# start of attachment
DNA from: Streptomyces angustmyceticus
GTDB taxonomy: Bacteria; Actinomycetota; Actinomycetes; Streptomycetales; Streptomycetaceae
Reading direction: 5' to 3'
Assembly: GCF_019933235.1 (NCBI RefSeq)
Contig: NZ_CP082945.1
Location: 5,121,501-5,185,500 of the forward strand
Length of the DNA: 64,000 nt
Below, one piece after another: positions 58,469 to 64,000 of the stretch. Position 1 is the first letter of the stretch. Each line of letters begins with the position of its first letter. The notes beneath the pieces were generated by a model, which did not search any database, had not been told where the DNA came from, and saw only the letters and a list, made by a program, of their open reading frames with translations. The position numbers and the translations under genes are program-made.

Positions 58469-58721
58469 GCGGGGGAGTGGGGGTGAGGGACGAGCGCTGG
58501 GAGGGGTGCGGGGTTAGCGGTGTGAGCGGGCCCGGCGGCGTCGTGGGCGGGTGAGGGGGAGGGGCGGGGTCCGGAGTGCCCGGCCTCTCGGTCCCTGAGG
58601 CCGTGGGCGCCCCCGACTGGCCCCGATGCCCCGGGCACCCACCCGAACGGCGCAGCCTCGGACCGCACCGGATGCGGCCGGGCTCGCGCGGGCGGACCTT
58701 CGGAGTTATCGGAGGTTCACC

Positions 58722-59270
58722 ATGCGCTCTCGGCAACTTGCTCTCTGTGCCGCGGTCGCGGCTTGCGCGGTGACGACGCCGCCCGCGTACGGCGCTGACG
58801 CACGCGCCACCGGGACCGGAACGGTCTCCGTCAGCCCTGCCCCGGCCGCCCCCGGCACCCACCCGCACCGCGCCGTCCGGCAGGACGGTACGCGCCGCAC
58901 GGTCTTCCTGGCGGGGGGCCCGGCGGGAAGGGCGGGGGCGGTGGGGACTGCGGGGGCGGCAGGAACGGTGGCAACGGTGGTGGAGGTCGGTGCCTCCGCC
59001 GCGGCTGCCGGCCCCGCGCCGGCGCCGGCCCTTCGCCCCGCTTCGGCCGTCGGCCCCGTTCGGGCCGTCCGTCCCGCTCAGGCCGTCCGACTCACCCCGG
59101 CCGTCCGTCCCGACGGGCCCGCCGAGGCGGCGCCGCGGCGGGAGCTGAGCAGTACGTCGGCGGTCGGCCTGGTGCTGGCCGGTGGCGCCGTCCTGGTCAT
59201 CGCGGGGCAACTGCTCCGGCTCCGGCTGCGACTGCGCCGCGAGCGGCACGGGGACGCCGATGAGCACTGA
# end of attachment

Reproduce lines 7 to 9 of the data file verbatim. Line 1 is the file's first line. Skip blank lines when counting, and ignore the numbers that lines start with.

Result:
Length of the DNA: 64,000 nt
Below, one piece after another: positions 58,469 to 64,000 of the stretch. Position 1 is the first letter of the stretch. Each line of letters begins with the position of its first letter. The notes beneath the pieces were generated by a model, which did not search any database, had not been told where the DNA came from, and saw only the letters and a list, made by a program, of their open reading frames with translations. The position numbers and the translations under genes are program-made.

Positions 58469-58721